Raymond Carroll served for two years as the SBCC Food Pantry’s lead staff person, starting when the pantry first opened in the fall semester of 2017 at its current location on East Campus, in a colorful portable building with fruits and vegetables painted on the front.
“Working at the food pantry was one of the most fulfilling and gratifying things I’ve done in my life,” says Carroll. He sees his job as having been not only about making the pantry run smoothly, but making students and other visitors feel welcome. He worked to erase any stigma that might come along with getting free food, and to break down barriers that keep people from seeking help that allows them to thrive, on and off campus. “I wanted everyone who came to the pantry to feel comfortable, and know that we cared about them.”
Carroll always made a point of striking up conversations with visitors, asking them how they’re doing and what classes they were taking. “One guy showed up who hadn’t eaten in 4 to 5 days,” he recalls. “I know how hard things can get financially sometimes, as a father raising two teenagers by myself.” Working at the pantry made Carroll aware of how difficult it is to know what might be going on in people’s lives. “You can’t tell from appearances who needs help and who doesn’t. We saw so many different kinds of people, from all walks of life… a lot of SBCC students, and some faculty and staff.” He says the gratitude felt by everyone who visited the pantry was evident.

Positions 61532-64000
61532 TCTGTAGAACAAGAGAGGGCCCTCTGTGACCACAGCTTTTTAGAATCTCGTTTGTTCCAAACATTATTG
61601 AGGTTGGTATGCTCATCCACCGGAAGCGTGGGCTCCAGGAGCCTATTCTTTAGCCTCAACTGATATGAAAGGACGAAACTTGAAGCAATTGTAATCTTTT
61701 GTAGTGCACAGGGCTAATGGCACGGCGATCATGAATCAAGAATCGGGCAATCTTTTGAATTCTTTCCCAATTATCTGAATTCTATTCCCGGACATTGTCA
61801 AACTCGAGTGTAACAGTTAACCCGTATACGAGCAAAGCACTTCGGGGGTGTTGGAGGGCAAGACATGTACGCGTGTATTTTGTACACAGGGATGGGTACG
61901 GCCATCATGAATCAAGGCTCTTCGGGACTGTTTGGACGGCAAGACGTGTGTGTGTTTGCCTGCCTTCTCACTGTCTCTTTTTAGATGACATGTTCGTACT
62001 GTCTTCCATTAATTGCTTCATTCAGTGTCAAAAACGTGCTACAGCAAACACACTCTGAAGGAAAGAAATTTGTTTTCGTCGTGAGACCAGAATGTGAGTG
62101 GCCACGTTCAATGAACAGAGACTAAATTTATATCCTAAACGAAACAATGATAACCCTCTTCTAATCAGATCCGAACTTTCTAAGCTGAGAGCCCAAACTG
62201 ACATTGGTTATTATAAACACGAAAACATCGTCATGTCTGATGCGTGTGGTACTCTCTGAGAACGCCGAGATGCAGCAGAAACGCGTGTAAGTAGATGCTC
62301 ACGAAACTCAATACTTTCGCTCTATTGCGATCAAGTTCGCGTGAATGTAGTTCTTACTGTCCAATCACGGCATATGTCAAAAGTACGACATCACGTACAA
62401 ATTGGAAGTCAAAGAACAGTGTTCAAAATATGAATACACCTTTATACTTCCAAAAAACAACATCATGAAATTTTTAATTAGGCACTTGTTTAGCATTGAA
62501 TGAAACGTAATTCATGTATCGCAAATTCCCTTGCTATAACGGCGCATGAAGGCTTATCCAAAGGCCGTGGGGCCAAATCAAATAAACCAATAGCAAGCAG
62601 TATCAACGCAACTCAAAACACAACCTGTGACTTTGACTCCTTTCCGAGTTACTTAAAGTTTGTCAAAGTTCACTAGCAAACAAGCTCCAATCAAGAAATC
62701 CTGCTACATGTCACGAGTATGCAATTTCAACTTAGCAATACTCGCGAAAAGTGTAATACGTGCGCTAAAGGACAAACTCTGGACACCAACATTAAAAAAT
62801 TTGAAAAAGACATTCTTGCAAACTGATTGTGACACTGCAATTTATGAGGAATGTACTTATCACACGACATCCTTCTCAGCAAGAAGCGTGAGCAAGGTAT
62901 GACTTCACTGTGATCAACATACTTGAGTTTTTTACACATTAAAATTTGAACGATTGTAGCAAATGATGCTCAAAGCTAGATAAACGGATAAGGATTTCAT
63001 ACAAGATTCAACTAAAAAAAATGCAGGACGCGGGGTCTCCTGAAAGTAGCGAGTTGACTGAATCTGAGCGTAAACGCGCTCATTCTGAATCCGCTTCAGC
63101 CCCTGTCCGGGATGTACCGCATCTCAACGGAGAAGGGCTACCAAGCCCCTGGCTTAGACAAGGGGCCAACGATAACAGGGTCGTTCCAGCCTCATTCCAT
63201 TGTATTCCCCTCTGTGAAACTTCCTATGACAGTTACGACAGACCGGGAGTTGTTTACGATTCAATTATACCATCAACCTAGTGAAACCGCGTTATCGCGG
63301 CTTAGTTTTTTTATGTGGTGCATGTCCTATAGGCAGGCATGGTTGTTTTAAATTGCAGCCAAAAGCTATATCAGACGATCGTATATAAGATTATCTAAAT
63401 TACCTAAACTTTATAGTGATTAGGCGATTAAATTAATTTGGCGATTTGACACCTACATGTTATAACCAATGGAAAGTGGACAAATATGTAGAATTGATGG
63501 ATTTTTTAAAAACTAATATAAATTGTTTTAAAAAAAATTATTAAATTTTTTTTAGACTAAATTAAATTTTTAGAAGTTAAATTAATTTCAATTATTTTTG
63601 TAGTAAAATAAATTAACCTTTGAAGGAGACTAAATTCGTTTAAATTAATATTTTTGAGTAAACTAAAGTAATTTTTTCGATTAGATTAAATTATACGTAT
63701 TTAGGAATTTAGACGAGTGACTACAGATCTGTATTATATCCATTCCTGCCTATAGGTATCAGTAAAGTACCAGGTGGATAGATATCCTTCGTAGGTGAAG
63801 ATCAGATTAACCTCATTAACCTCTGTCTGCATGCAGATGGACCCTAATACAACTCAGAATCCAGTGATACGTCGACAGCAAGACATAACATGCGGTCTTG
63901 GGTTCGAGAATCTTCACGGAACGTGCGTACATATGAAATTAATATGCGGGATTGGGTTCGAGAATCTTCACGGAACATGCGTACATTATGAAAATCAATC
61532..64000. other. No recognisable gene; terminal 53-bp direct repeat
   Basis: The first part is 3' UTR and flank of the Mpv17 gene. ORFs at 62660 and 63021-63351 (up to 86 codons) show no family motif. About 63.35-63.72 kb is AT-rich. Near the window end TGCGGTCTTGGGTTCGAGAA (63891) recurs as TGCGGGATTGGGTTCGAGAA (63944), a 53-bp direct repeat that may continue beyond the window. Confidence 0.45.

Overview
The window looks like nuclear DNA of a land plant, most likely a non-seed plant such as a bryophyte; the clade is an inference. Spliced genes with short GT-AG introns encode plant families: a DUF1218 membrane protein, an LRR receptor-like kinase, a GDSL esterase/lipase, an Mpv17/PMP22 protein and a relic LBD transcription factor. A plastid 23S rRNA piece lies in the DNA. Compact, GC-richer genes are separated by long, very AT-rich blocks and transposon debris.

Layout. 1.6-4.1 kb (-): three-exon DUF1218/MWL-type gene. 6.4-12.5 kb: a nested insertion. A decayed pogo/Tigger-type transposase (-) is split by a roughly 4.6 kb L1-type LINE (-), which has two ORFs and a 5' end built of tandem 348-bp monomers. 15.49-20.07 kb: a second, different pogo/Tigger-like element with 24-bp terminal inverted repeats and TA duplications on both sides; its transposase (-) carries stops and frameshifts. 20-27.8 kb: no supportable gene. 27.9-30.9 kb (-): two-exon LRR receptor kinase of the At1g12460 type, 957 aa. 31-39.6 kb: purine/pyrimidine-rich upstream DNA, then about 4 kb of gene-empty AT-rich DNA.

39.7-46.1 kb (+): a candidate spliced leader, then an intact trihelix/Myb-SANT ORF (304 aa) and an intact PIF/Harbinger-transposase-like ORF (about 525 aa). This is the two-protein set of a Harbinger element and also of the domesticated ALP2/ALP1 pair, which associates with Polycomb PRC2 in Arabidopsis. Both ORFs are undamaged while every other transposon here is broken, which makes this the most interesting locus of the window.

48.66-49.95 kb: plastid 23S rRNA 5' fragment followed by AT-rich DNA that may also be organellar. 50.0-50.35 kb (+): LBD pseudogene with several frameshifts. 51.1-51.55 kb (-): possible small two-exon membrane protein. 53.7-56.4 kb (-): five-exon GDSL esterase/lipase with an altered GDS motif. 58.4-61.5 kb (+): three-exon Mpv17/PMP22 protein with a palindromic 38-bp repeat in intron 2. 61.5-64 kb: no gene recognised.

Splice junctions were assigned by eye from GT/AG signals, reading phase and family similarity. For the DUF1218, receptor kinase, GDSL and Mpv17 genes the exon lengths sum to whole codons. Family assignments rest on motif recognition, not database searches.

Sometimes professors would bring their students over to the pantry, after discovering they weren’t getting enough to eat. Carroll says some people brought over friends who were skeptical or hesitant to come on their own.
“A few times, we would have students who lived with several other people…and after getting rice, vegetables, and beans at the pantry, they realized they could go home and make dinner for the whole household!” Carroll felt extremely dedicated to his job at the pantry, which included training student workers to chat with visitors and make the pantry a welcoming place.
The Foodbank of Santa Barbara County supplies a lot of the food for the pantry, serving as an invaluable partner in addressing food insecurity on campus. Much of the produce at the pantry now also comes from the SBCC Permaculture garden on campus – during the 2018-2019 academic year, over a thousand pounds of fresh, organic fruits and vegetables from the garden were distributed through the pantry and the “food share” held monthly on West Campus.
Carroll has started the field work required to earn his associate degree at SBCC in Alcohol and Drug Counseling, and plans to transfer to a four-year university (UC Santa Barbara and UC Berkley are his top choices). Consequently, he doesn’t have enough time to continue working at the food pantry, but has great fondness and respect for those who are working there, and says “it will just keep getting better.”